Harford Co. refinances a portion of its debt

Harford County refinanced some of its debt yesterday in a move that is expected to save the county slightly more than $2 million, though officials said the sale was dampened by the recent upturn in bond market interest rates.

The sale, which County Executive James M. Harkins said last month could help jump-start the funding of a middle-high school complex, fell short of expectations as officials elected to pull some bonds from the sale at the last minute.


"The interest rates were just not there," said county Treasurer James M. Jewell.

The county had hoped to save $3 million or more from its sale of about $53.2 million in general obligation bonds.


The planned sale was to include bonds from 1992, 1993, 1996 and 1997, Jewell said, but officials decided to remove the latter two years because the savings were not great enough to warrant the sale.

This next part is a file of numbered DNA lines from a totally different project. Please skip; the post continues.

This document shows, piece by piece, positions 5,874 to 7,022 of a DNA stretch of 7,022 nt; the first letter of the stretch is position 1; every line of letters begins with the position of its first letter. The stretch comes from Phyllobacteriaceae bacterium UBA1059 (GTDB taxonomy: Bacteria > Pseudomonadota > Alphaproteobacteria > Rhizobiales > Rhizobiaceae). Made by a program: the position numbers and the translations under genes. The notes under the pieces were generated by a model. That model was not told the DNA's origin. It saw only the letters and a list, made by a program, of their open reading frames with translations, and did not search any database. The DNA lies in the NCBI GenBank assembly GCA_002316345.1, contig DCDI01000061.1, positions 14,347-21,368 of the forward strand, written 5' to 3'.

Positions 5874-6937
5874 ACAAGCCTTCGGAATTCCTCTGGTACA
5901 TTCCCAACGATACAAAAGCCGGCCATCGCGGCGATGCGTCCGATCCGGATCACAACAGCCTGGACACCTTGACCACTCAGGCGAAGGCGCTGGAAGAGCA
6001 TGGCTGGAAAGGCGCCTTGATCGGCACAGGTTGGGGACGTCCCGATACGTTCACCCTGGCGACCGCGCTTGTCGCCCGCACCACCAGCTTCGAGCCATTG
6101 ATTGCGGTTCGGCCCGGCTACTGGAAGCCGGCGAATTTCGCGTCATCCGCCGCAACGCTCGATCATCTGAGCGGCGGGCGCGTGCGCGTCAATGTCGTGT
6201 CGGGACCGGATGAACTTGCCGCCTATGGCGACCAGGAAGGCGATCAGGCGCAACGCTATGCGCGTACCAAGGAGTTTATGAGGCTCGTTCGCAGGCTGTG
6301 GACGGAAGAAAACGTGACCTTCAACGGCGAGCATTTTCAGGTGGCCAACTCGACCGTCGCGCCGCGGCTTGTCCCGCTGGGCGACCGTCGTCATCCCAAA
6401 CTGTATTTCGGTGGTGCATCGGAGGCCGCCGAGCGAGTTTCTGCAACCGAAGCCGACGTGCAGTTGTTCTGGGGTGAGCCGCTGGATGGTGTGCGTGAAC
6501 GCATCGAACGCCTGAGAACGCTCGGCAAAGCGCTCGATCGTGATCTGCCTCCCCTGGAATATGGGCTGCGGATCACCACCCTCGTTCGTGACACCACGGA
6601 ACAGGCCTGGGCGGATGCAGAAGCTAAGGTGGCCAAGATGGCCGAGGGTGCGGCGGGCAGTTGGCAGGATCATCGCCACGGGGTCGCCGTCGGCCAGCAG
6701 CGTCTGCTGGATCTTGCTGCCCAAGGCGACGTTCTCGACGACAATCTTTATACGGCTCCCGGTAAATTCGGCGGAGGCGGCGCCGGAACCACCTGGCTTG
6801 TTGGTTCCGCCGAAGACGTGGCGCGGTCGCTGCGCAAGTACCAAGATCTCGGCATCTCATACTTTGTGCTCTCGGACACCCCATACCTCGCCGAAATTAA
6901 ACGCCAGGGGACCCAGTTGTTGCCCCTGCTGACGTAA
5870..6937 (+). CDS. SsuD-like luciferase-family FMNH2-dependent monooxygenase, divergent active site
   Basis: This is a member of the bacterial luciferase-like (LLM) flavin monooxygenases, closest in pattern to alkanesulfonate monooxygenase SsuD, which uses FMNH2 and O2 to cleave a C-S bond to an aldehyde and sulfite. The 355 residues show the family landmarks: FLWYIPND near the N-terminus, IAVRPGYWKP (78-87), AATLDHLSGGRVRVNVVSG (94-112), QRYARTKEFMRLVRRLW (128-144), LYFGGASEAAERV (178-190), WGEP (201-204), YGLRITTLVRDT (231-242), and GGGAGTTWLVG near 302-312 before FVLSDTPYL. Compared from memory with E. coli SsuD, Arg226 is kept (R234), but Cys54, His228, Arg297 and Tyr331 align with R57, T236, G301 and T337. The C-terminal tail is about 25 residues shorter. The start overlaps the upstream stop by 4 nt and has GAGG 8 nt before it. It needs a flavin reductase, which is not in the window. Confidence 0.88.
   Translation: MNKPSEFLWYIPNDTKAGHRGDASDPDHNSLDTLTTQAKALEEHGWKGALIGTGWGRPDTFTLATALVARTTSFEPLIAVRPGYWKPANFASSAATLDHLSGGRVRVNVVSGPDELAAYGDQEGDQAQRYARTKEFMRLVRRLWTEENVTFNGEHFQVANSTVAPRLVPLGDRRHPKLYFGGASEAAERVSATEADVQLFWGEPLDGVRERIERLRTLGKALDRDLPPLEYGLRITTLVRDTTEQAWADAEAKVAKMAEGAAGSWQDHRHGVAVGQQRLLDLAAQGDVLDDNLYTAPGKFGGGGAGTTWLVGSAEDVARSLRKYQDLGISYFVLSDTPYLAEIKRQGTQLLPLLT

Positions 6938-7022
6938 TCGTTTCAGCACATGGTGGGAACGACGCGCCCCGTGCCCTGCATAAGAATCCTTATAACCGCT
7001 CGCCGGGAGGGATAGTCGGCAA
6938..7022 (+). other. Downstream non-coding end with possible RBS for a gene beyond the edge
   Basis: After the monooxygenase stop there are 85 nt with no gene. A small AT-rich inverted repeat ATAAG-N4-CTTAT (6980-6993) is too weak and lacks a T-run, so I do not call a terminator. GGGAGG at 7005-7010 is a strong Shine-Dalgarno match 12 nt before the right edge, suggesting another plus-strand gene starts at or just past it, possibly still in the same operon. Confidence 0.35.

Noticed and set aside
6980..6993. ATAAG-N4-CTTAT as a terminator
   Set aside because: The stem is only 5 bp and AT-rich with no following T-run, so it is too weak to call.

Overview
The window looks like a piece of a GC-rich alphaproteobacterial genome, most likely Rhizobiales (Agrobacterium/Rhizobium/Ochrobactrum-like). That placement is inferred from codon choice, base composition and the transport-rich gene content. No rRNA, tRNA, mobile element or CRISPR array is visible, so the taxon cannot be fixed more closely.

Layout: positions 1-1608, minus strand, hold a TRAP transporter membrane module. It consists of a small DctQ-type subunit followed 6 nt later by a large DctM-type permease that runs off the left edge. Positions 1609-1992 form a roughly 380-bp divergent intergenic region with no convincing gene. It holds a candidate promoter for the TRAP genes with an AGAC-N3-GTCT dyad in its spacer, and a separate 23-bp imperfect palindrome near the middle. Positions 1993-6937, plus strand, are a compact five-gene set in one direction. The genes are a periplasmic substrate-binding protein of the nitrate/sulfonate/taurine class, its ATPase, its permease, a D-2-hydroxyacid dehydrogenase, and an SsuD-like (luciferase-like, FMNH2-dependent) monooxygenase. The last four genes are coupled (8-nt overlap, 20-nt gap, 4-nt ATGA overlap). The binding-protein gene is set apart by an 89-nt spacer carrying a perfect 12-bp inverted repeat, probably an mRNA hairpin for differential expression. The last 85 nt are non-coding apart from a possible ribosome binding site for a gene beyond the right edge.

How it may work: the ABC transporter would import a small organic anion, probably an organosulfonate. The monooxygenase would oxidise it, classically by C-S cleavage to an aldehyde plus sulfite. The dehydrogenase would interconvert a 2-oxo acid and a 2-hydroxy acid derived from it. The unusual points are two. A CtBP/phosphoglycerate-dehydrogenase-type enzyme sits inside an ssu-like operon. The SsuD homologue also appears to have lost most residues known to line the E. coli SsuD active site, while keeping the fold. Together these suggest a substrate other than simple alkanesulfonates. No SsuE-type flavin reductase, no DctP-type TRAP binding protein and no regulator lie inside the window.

The auctioned 1992-1993 bonds, worth about $29.5 million, originally were financed in the 4 percent to 5 percent range, Jewell said.

The new interest rate is 3.053837 percent.

The savings on the refunding is about $2.1 million, and is broken down over four years.

In fiscal year 2004, the county will save $290,000; in fiscal year 2005, it will save $670,000; in 2006, $34,000; and in 2007, $1.1 million.

"I'm not as pleased as I would have been if we'd saved more money, but I'm not going to sneeze at 2 million bucks," said John J. O'Neill Jr., county director of administration.

Harkins said in June that he hoped the county could refinance perhaps $70 million in bonds and recoup $4.5 million in savings to put toward the Patterson Mill middle-high school complex, which is expected to cost about $40 million.